Question: I believe LPAR (logical partitioning), is to be made available on the iSeries/400. What benefits will this bring existing AS/400 users?
Answer: Logical Partitioning (LPAR) was first made available on the AS/400 with Version 4 Release 4 of OS/400. This capability is particularly useful for users who wish to consolidate multiple systems onto a single server. This is because it allows multiple partitions to be run on a single SMP system - and each of these partitions can have its own system values. Thus, if a customer is, for example, consolidating systems from multiple countries onto a single server in order to simplify operations and system management, one partition can be running an English language version of OS/400, a second a French version, another a German one and so on. There are also other scenarios in which LPAR can be useful - for example by running a test, or even a development environment, in a separate partition, while running live applications in the same system.
With the Version 5 Release 1 announcement that was made on April 23, there are significant enhancements to the LPAR capability that increase not only the flexibility of LPAR, but also the ease of use. Most (but not all) of the enhancements in LPAR support offered by V5R1 are available to AS/400 as well as to iSeries users.
The enhancement that is only available to iSeries users is Shared Processor support. This allows a part of a processor to be shared by multiple partitions. On AS/400 Models (ie 7xx range and earlier - these earlier models do not have the Istar or Sstar processor technology) even with V5R1, complete processor(s) must be allocated to each partition. On these models therefore the maximum number of partitions is 12 (on a 12-way model 740), and LPAR is not supported on uni-processors. On the iSeries Models with V5R1 you can now have up to 32 partitions on a single system, and you can also use LPAR on the 1-way Model 820 as well as the 1-way new Sstar processor on the Model 270. The maximum number of partitions that can share a single processor is four, but the smallest allocation that a single partition can have is .10 (one tenth) of a processor.
Other enhancements to LPAR supported by V5R1 are available on both iSeries and AS/400 Models. The most important of these is Dynamic Resource Movement. This allows memory, processors and interactive capability to be moved between partitions 'on the fly'. The movement of resources is extremely granular, allowing great flexibility of resource usage within a system. Thus in the case of processors, as little as .01 (one hundredth) of a processor can be moved between partitions - although this only applies to iSeries Models, and for AS/400s the minimum would of course be one whole processor. For memory as little as one megabyte can be moved between partitions and for interactive performance it is as little as 1 per cent of the interactive performance supported on the machine. This level of granularity coupled with the fact that these resources can be moved at any time without anything such as an IPL required means that the logical partitioning support of OS/400 is both powerful and flexible. In Version 5 Release 1 the management of logical patritions is enhanced so that this is all now done easily from GUI screens.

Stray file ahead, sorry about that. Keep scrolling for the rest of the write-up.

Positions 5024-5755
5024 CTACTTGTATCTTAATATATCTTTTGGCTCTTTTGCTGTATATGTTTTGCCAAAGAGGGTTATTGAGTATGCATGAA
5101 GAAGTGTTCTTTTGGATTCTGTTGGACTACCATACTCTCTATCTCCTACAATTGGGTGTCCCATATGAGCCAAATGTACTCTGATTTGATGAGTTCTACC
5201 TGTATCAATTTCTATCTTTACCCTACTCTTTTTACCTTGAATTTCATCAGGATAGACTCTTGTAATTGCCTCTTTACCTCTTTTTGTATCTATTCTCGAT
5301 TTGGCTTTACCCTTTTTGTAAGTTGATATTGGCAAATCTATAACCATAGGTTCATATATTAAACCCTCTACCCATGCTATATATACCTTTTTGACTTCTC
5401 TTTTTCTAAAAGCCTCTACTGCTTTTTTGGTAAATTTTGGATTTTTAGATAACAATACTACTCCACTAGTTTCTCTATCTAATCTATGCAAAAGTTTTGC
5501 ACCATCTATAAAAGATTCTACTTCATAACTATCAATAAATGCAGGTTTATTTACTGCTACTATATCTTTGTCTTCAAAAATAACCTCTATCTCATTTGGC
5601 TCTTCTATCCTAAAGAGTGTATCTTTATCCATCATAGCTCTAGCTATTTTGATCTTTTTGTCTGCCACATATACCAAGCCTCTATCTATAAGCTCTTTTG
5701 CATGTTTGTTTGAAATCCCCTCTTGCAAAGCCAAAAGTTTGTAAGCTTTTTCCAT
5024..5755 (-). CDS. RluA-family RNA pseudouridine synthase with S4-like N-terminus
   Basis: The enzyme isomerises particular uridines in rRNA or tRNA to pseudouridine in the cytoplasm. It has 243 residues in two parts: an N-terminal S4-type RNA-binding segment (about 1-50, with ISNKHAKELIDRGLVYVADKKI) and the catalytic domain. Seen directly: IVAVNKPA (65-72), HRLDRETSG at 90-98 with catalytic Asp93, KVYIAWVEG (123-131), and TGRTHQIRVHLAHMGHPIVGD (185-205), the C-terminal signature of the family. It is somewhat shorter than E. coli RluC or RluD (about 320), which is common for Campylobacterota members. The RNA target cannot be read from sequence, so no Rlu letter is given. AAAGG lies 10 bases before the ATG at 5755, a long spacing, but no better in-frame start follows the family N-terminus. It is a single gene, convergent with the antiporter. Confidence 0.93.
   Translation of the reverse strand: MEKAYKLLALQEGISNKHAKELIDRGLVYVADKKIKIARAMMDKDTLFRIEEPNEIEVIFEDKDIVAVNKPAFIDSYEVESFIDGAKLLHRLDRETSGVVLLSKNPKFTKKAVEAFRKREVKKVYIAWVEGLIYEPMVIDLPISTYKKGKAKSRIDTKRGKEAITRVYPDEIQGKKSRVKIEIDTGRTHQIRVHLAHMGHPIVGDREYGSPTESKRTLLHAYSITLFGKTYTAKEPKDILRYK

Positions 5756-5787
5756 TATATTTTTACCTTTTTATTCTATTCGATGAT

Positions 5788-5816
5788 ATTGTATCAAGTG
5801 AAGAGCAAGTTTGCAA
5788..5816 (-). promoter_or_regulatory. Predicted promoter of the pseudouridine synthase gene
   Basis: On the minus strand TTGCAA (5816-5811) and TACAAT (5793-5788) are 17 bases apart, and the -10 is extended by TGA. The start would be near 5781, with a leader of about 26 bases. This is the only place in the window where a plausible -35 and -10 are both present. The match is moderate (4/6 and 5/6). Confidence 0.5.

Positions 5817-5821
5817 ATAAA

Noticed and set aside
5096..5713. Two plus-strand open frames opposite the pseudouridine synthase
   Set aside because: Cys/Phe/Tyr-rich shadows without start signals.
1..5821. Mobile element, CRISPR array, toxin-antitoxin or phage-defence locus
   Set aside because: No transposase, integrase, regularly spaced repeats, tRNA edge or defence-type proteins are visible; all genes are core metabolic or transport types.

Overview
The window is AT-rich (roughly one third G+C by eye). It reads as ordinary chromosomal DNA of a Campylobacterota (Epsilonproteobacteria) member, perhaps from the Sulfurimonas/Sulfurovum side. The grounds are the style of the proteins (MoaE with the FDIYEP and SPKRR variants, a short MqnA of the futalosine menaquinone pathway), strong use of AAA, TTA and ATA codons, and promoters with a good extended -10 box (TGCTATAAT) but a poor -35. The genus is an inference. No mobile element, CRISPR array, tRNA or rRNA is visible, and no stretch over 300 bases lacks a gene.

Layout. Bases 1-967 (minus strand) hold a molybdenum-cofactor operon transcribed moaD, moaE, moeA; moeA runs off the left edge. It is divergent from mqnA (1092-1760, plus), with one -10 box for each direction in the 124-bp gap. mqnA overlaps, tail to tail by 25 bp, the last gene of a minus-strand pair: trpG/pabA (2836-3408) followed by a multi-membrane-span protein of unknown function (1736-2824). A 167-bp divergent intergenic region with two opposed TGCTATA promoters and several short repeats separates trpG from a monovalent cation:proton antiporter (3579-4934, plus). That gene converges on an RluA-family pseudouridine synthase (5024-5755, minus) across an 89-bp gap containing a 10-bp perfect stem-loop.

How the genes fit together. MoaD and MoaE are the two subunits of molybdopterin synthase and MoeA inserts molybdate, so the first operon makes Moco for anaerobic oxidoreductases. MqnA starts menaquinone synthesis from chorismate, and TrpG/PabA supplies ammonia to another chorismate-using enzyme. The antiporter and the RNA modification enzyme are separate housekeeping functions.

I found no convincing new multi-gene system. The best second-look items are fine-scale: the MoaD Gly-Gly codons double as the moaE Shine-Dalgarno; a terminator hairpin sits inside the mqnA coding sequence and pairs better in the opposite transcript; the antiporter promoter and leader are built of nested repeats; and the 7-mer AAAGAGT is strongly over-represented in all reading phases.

There are other benefits derived from all these enhancements, quite apart from the improved LPAR support itself. One is that with the support for Linux running in a secondary partition that has also been announced with V5R1, users can run Linux in a small partition on an iSeries system. The minimum for a Linux partition is .10 of a processor and 64MB of memory. This means that iSeries users who wish to use Linux for any applications such as perhaps as a Firewall, or for Print Serving or Web Serving, can if appropriate do so in a partition with a very small amount of hardware resource allocated to it. For users who wish to start looking at Linux, they will be able to do so in a very small secondary partition on an iSeries system with probably no additional hardware investment required. In this case the only cost would be the charge for purchasing Linux for the iSeries from one of the Linux distributors.
A second benefit is that the new support for processor sharing between LPAR partitions means that the uni-processor Sstar Model and 270 supports LPAR. This means that the complete iSeries range (with the exception of Model 270's which do not contain Sstar processors) supports LPAR. This functionality is brought much lower down the range that was the case previously. As a result even fairly small customers can look at using LPAR - to for example separate test and production environments on a single server.
Even prior to the recent Version 5 Release 1 announcement, the LPAR capabilities of OS/400 were amongst the most powerful available - particularly in the small to mid range marketplace. With this new announcement, and the ability to share processors between partitions on all iSeries models except the older model 270s, and the extremely flexible dynamic resource movement the LPAR capability is enhanced even further. Version 5 Release 1 is supported on all Risc Models of AS/400, and although these models do not support processor sharing. n
This was first published in May 2001